Alexander the Great arrived in Egypt in 332 BC. After defeating the Persian emperor Darius for control of Syria and the Levant, Alexander marched to Egypt. At the time, Egypt was a satrapy in the Persian Empire, held loosely under Persian control since the decline of the Ancient Egyptian Empire at the end of the 7th century BC. Alexander and his army of Greeks were regarded as liberators and to cement the Oracle of Amun at Siwa Oasis pronounced him the new ‘master of the universe’ and a descendent of the Egyptian god Amun.
Alexander did not stay in Egypt long. By 331 BC he was on his way west to complete his conquest of the Persian Empire, but the impact of his conquest in Egypt was significant. Alexander respected Egyptian culture and religion, but he installed a Greek government to control his administration of Egypt. Greek influence in Egypt was reinforced by the settlement of Greek veterans throughout Egypt, where they became a privileged aristocracy that gradually assimilated with the Egyptians. Alexander also founded a new Greek capital, Alexandria, located on the Mediterranean at the mouth of the Nile. Although Alexander would never return to Egypt, dying in Babylon in 323 BC, the Greek rule that he established proved more enduring. In the crisis after Alexander’s death, Ptolomy, one of his generals, claimed Egypt as his kingdom and established hereditary rule. The Ptolomaic Dynasty would last until the Romans conquered Egypt in 32 BC.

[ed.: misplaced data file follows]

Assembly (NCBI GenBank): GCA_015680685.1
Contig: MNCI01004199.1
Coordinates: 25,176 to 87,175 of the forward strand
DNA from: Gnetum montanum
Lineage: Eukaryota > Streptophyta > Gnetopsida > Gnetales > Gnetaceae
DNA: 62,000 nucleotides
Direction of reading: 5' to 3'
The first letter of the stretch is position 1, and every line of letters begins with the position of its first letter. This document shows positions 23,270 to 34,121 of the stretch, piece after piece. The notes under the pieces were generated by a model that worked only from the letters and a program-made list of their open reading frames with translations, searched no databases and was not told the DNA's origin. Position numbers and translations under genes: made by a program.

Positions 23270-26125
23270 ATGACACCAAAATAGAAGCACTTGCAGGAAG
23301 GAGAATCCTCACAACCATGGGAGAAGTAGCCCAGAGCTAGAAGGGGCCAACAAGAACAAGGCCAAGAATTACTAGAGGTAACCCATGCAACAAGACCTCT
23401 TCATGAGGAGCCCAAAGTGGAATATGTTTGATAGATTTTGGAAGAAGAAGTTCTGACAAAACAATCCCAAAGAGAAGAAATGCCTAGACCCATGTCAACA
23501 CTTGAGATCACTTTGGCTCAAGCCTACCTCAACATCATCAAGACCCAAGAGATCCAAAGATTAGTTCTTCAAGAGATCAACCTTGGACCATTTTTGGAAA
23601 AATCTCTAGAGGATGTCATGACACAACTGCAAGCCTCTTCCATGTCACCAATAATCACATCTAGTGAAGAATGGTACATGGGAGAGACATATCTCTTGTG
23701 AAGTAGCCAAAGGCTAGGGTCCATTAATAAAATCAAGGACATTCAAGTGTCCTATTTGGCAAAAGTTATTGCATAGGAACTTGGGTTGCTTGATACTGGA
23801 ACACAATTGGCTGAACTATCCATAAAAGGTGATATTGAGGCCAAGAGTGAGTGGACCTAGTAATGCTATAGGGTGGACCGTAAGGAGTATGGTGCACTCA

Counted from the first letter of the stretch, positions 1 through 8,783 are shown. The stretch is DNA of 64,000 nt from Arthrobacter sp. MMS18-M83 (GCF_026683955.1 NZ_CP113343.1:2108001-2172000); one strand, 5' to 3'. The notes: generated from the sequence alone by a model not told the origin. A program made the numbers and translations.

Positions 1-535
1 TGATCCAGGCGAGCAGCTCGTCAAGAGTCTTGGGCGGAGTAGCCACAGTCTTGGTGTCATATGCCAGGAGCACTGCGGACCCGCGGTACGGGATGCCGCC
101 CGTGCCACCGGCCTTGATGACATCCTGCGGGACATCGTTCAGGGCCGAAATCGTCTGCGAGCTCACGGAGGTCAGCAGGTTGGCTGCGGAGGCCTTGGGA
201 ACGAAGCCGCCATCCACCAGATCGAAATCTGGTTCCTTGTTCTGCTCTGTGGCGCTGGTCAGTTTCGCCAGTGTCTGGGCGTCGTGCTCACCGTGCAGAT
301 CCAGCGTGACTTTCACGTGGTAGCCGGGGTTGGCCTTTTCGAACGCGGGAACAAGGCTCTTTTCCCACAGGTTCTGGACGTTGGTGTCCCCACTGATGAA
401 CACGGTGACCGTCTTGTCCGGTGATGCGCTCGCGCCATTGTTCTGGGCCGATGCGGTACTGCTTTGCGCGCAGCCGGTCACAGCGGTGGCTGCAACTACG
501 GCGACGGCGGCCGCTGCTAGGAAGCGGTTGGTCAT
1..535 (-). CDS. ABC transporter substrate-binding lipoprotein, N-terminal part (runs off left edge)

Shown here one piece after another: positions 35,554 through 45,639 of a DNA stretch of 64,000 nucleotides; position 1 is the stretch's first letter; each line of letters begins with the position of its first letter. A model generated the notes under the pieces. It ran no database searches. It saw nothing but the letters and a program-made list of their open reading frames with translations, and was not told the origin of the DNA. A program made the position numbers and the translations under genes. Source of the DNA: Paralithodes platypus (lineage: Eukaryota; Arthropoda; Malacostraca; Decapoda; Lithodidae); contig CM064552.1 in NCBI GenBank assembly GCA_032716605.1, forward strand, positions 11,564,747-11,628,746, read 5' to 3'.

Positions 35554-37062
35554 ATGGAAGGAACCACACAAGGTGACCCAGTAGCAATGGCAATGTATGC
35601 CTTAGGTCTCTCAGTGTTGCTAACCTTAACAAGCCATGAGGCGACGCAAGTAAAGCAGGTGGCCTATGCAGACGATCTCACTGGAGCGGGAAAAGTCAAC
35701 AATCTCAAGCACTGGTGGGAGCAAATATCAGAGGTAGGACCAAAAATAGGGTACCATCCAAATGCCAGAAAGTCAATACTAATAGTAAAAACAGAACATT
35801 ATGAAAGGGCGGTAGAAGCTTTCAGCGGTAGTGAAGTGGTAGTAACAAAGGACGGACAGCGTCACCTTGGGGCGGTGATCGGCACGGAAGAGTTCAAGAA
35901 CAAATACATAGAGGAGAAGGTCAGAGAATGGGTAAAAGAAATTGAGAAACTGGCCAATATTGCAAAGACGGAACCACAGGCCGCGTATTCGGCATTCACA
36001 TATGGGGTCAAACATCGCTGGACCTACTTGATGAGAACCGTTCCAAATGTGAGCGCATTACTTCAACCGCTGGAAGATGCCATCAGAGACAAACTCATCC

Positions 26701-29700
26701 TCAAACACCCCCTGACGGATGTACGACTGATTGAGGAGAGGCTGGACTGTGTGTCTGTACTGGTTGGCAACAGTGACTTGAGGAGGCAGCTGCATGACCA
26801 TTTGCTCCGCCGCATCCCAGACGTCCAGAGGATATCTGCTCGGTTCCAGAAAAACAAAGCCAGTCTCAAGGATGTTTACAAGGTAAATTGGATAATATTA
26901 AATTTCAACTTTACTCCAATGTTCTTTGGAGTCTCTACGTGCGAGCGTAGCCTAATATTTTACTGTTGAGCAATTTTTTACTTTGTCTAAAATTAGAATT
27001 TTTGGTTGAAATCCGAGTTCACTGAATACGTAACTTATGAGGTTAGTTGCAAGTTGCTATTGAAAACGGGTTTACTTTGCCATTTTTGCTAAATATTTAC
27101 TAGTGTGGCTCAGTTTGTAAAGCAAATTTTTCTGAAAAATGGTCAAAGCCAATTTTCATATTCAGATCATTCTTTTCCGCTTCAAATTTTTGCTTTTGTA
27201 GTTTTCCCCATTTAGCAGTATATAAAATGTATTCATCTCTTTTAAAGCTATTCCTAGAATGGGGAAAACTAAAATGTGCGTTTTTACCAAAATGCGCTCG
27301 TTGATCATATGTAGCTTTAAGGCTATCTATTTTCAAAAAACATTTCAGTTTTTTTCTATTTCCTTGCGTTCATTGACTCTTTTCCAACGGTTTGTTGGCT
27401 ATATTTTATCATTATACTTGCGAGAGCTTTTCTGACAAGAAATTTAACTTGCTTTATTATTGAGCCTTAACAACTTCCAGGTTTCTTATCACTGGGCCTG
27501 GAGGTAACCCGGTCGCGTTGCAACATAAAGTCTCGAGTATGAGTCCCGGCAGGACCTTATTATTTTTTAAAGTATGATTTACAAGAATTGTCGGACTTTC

Alexandria emerged as a great city in the Mediterranean and a center of Hellenism, spreading Greek learning and culture. It was the site of the legendary Ancient Library of Alexandria and the Pharos Lighthouse, which was built on the site where Qaitbey Citadel stands today. .